Wayne student co-founded Journal of Business Law

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By Sheila Pursglove
Legal News   

Wayne Law 3L student Catherine Ferguson is fascinated by the intricacies of the Internal Revenue Code—and the current hot topic of tax reform.

“Even though I’m focusing on bar review classes this semester, I’ve been watching webinars through the ABA’s tax section to keep up with the change in the law,” she says. “Tax classes are my favorite part of law school. I enjoy business law, and find tax the most interesting part of planning and developing a business.”   

The Business Planning class was a highlight of her Wayne Law experience.

“It was the most difficult, yet the most useful, class I had during law school,” she says. “Peter Sugar and Alan Schenk are terrific professors—they really helped me learn how to apply business concepts and develop a client focused strategy, in that each client has a unique perspective, situation, and goal.”

While Ferguson hopes to work in the area of tax law, a long-term goal is to become a law school professor. She has already dipped her toes into these waters, by serving as a teaching assistant to Professor Kirsten Matoy Carlson’s first-year civil procedure class, and is in her second year as Professor John Mogk’s teaching assistant for first-year property students.

“My teaching assistant positions are one of my favorite experiences,” she says. “I love interacting with other students and helping them understand areas of law I was both fascinated and challenged by during my first-year.”

Last year, Ferguson co-founded the Journal of Business Law, recently approved by the Wayne faculty.

“I enjoy working with classmates to create a new resource for students interested in business, and a pathway for exposure to real-world, complex legal topics,” says Ferguson, who serves as editor-in-chief.  “I love learning from the articles. At first glance, business law sometimes feels like maze, but once you figure out how to get out of the maze, you learn how to play the game more strategically and efficiently.

“The Journal really opened up doors for me to communicate with business attorneys in the area to inquire about their perspective and area of expertise,” she adds. “The attorneys and students I’ve worked with instill my drive and desire for its success. Various schools have several Journals, and being a founding member of this Journal has forced me to overcome challenges and learn to work together with faculty and colleagues to create a Journal that can last beyond my time at Wayne Law.”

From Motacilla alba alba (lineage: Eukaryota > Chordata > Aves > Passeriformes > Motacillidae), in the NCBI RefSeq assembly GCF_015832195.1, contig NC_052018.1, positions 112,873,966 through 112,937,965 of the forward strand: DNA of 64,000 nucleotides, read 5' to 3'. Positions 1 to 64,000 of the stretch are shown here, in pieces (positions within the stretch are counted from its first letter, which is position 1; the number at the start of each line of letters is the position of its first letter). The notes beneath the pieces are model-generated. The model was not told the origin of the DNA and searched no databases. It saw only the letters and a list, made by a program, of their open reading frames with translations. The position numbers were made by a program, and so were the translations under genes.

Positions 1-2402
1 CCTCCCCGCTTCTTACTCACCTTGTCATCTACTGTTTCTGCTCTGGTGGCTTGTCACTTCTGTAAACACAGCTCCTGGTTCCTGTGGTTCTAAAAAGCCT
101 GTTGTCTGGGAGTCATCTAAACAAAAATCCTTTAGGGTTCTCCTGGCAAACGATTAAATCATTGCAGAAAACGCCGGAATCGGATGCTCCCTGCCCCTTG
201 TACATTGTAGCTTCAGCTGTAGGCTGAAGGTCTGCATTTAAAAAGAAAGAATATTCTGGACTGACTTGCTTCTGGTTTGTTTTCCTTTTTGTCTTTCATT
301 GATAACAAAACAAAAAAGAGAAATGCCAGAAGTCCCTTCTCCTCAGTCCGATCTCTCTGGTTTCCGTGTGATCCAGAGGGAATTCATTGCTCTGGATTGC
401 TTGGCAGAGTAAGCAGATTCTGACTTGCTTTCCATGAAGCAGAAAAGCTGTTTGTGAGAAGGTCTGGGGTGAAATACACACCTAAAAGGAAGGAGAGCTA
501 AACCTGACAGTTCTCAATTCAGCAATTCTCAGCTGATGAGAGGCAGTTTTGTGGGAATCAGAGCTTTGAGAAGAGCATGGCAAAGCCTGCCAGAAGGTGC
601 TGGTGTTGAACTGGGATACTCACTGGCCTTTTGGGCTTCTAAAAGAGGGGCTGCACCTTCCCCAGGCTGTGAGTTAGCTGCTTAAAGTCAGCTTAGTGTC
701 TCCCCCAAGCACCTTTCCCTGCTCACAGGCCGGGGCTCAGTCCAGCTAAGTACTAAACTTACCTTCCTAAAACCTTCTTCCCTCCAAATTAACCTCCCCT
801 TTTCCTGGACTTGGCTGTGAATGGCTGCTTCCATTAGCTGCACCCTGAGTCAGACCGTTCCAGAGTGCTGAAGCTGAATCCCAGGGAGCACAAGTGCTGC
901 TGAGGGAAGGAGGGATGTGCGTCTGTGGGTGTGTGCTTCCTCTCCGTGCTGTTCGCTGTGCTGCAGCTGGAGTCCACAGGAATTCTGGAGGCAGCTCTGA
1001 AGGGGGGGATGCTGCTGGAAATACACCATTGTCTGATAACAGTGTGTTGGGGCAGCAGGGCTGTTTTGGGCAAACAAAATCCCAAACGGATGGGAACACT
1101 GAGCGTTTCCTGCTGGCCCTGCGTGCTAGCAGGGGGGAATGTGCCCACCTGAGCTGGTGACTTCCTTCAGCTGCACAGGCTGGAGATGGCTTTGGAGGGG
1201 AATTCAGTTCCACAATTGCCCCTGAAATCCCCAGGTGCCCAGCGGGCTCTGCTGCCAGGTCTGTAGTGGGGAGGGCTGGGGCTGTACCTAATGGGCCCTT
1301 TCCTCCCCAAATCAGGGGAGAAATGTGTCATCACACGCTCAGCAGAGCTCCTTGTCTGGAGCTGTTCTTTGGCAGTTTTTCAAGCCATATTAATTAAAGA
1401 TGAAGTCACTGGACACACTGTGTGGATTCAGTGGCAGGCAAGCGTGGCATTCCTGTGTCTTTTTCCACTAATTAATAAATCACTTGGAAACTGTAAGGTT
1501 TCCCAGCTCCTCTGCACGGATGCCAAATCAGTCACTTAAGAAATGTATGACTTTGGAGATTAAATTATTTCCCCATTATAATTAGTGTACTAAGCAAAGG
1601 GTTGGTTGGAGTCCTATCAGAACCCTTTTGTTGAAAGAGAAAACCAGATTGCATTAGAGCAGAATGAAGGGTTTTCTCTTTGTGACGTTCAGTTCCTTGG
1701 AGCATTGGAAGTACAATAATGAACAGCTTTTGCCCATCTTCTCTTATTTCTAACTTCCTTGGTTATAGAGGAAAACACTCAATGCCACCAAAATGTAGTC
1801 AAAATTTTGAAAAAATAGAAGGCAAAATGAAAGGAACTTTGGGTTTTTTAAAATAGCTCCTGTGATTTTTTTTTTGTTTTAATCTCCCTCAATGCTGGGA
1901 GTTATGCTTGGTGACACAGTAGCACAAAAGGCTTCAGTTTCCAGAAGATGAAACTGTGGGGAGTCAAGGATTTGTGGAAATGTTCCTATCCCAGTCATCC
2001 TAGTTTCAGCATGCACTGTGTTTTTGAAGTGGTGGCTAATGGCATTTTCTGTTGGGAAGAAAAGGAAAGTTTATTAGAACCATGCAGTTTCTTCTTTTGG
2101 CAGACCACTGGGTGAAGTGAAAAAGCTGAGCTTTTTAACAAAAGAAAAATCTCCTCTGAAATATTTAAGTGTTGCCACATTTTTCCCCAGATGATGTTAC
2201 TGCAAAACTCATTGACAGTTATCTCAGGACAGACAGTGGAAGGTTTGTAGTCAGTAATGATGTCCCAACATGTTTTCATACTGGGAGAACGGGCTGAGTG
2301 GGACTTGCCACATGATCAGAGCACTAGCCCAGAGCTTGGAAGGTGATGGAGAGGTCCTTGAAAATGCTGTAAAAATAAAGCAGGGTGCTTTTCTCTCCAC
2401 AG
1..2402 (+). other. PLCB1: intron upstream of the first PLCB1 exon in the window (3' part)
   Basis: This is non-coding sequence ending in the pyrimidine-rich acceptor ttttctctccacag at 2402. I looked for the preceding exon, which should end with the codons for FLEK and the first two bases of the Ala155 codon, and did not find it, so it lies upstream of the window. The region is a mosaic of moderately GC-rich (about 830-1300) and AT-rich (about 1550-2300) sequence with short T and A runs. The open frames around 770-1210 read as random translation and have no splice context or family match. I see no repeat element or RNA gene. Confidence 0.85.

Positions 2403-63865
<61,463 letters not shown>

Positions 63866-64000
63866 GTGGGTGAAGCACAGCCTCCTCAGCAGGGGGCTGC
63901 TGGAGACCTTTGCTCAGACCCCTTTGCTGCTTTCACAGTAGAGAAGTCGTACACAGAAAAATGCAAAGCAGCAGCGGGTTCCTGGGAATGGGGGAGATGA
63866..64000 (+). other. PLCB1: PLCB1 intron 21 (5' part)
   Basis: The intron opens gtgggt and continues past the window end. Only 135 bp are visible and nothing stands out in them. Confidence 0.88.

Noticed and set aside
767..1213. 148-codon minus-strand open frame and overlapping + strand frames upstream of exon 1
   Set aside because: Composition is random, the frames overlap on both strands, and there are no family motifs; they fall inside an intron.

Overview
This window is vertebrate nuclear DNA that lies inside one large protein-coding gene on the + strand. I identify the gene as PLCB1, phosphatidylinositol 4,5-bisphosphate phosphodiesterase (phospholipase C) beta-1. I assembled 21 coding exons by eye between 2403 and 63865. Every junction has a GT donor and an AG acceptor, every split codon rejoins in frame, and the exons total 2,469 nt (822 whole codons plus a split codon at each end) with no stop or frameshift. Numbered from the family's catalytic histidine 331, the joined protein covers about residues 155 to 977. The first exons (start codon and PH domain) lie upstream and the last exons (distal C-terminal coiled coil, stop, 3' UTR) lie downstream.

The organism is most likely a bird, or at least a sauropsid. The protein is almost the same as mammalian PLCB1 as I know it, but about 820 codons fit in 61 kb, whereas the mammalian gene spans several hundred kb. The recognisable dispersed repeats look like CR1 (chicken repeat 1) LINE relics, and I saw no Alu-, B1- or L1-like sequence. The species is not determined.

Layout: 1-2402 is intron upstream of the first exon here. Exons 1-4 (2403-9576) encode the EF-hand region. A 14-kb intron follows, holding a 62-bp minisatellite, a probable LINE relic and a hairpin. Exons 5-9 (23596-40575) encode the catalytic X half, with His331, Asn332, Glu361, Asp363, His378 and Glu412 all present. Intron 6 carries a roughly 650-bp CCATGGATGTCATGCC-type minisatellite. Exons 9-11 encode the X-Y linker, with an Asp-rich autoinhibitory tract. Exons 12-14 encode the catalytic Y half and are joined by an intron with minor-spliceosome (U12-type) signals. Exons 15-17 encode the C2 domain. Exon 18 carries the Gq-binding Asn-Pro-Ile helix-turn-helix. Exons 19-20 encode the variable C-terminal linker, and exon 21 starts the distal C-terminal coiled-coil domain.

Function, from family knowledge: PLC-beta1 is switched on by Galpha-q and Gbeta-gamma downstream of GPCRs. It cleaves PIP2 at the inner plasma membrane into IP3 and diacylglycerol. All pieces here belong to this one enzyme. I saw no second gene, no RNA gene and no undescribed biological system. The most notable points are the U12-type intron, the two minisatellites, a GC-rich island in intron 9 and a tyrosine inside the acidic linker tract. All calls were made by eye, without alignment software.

Long fascinated by business, Ferguson earned an associate’s degree in business administration from Monroe County Community College, and a bachelor’s degree in the same field, summa cum laude, from Wayne State University.

She remained at WSU for law school, following her father—a solo practitioner, focusing mostly on family law—into the legal profession.

“My parents’ support played a huge role in my decision to pursue a legal career,” she says. “And during undergrad, I worked at the Wayne County Prosecutor’s Office in the Extraditions Unit under Maggie Rynier and Suzy Taweel. They were wonderful mentors and encouraged me to pursue my dream as well.”

Ferguson spent the summer after her 1L year on the Sexual Assault Team at the Wayne County Prosecutor’s Office; and last semester, was an extern at the Internal Revenue’s Office of Chief Counsel in Detroit, where she researched various tax issues, including tax shelters like Son of BOSS (Bond and Option Sales Strategy), partnership tax, transfer pricing, and bankruptcy avoidance statutes and its effect on previous payments to IRS in satisfaction of tax owed.

“I really enjoyed both positions, as the attorneys acted as mentors, and provided an ample amount of guidance and support when assigning tasks,” she says.

Ferguson was a 2017 summer associate at Kemp Klein Law Firm in Troy; clerked for 18 months for Gene Ferguson PLLC in Trenton; and last year was a student representative for Thomson Reuters Westlaw in Detroit, helping students and professors navigate Westlaw’s legal database.

In her 2L year, Ferguson participated in the in-house Mock Trial program, and took first place in the Winter 2017 contest, representing the defense. The “criminal case” involved a charge of possession of cocaine with intent to distribute.     

“I enjoyed learning from Professor Larry Mann, who pushed us while also encouraging us when we felt discouraged and nervous,” she says. “And Madeline Young, a 3L my 2L year, gave us something to aspire to, as she is a terrific oral advocate who was always willing to help, and went above and beyond to answer questions and help us develop our style as an advocate. I learned how to challenge myself and step outside my comfort zone in Mock Trial, where my teammate, Katie Vivian and I, tried our best to overcome our fears of public speaking.”

A native and current resident of Woodhaven in Wayne County’s Downriver area, Ferguson relaxes from her studies with running, Pilates, and yoga.

She has enjoyed attending both undergrad and law school in the Motor City.

“I love the revitalization of Detroit, and that my law school is in the middle of this wonderful time in Detroit’s history,” she says. “I’ve had a unique perspective as I watched the changes in the energy and vibrancy of Detroit, along with Dan Gilbert’s positive impact on the city.”

 

 

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